Wichita Falls Reptile Rescue

Rescue, Rehabilitation, Release, Adoption.

Horned Lizard Food. Live Harvester Ants

“Horned lizards are among the most difficult lizards to keep in captivity because they have specialized dietary and thermal requirements, and they are susceptible to disease.” -Dr. Richard Montanucci, Herpetologist & author of “Maintenance and Propagation of Horned Lizards in Captivity”.

"Whenever captive, Phrynosoma will rarely survive if not given a regular offering of live ants". Dr. Wade Sherbrooke, author of "Introduction to Horned Lizards of North America" and horned lizard researcher at the Southwest Research Station, Portal, AZ.

"Unfortunately these lizards are frequently collected from the wild for pets. They usually die in captivity because of a lack of proper husbandry. This is an incredibly delicate lizard, subject to stresses which include handling. For this reason, it should be viewed only, and not handled at all"  David Cooper of the North Carolina Herpetological Society.
 
Click HERE to find out why Repashy Formic Cal is NOT a safe or suitable substitute for harvester ants!

Horned Lizard Food!
 
Feeder Ants for Horned Lizard (aka Horny Toad) or for Ant Farms

Pogonomyrmex barbatus spp.

These are fresh and live Harvester ants, from the same colonies I feed my own Horned Lizards (aka Horny Toads) everyday. Our rescued Horned Lizards eat most of them, but we usually have enough on hand to sell and help fund our efforts. Whether as food for Horned Lizards, or for ants farms, these are the most popular genus of ant.

Order from the people who actually keeps and understand horned lizards!

The P. barbatus species of harvester ant is the most abundant harvester ant species within the Horned Lizard's natural range; from Texas, Oklahoma, Kansas, New Mexico, Arizona, and into northern Mexico. The majority of Horned Lizards recognize this species of harvester ant as their primary food source. Other species of harvester ant sold by other suppliers (such as P. californicus), have a smaller relative distribution and may be rejected or not favored by some species of Horned Lizard.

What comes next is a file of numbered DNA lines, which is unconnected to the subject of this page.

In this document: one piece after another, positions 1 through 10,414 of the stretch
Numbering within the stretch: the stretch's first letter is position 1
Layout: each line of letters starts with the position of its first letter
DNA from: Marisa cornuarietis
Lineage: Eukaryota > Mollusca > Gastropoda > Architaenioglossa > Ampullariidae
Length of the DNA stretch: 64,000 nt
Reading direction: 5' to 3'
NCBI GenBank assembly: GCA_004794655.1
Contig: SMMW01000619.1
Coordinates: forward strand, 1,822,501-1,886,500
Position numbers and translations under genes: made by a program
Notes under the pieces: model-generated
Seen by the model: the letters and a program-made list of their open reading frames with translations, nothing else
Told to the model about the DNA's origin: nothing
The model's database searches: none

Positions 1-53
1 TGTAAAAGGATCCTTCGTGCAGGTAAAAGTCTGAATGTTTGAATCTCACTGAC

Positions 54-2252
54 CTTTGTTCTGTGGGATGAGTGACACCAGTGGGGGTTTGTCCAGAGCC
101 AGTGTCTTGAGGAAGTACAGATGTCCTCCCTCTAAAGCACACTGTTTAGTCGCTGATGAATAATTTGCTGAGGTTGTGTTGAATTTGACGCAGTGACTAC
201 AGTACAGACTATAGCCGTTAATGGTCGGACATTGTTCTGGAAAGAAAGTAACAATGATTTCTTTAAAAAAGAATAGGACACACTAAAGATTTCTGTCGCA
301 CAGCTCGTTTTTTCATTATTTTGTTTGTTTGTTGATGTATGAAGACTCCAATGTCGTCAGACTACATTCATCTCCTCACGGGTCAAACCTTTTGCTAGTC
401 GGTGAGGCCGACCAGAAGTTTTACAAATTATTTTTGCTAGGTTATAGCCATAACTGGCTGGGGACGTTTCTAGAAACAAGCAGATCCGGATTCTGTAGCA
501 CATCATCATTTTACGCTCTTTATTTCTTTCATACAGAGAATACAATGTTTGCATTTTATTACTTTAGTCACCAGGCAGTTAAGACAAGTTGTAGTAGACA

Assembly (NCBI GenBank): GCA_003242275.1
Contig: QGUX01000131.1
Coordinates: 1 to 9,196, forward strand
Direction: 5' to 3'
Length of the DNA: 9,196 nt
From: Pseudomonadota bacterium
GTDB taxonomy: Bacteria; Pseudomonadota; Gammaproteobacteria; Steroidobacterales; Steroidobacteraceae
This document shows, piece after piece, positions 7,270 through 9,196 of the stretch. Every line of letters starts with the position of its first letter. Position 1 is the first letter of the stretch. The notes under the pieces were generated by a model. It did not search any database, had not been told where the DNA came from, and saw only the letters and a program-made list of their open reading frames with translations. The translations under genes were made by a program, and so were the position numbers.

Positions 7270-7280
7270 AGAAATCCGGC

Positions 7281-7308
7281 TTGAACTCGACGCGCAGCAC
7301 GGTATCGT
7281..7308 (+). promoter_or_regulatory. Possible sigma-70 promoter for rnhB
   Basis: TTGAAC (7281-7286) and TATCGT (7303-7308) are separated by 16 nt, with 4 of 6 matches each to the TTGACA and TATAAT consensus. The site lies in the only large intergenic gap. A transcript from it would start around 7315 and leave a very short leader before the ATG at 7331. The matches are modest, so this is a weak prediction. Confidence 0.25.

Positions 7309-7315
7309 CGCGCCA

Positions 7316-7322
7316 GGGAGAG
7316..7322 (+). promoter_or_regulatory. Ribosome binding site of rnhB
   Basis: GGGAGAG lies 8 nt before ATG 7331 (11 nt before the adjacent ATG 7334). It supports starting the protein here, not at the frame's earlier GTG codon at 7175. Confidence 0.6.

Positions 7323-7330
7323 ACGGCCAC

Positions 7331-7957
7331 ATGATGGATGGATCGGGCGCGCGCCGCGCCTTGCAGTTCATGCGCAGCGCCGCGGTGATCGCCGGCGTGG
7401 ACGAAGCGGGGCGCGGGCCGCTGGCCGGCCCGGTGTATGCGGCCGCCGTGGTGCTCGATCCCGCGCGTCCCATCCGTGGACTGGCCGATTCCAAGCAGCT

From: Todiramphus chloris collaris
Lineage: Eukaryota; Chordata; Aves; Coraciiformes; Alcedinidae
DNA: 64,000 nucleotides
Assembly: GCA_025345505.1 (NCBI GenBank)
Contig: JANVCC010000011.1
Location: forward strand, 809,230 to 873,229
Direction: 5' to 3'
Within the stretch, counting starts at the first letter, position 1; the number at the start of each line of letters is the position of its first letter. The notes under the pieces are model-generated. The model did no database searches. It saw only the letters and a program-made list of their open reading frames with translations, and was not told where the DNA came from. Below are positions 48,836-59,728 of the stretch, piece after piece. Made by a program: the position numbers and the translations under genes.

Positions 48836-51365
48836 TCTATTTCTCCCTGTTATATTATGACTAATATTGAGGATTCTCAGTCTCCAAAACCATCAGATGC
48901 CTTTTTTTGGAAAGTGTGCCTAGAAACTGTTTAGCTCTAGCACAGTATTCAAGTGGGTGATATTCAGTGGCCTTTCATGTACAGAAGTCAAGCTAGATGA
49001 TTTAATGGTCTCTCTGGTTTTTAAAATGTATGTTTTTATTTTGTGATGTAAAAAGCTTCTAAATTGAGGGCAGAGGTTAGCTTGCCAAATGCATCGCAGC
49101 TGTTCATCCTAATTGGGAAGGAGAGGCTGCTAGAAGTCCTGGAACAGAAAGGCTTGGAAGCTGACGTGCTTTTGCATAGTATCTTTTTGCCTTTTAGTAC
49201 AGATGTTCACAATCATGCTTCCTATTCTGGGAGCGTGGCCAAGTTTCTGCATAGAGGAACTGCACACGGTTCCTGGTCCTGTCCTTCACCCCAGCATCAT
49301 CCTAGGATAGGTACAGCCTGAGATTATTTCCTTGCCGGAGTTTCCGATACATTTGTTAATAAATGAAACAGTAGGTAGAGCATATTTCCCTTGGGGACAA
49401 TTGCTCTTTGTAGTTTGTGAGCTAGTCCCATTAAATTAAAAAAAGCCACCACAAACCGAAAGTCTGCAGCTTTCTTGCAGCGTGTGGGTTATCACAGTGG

(To ensure delay free transaction please see TERMS before ordering or making inquiries.)

  Spring 2017 - Collection Season is Open.

 

First Class Shipping Included

 

1000ct: $22.00 shipped

 

Options

 

Tracking (Included)

Priority Mail Upgrade: $7.15 (actual USPS) 

Express Mail Upgrade: $28.00 (Speeds transit, not processing)

*Shipping Insurance: $3.00 (Must be purchased here even if using Express or Priority. Insurance claim for replacement is only available for Express if you received on first delivery attempt, or for Priority if sent to a PO box. No First Class insurance at all or curbside Priority will be covered anymore.)

 

Ordering Instructions

 

Direct payments via PayPal to:

fireside3a@yahoo.com

Ensure that your shipping address is noted on the receipt or in your note to the recipient.

Don't have a PayPal account? You can pay without an account here:
 

1. Select "Don't have an account?" to the lower right
2. Enter description and your order total on the left and select "update"
3. Enter your billing information and select "Pay"
4. This payment must be made as "for goods and services"

You will notice some of our competitors do not include their shipping price until checkout. With us, shipping costs are included.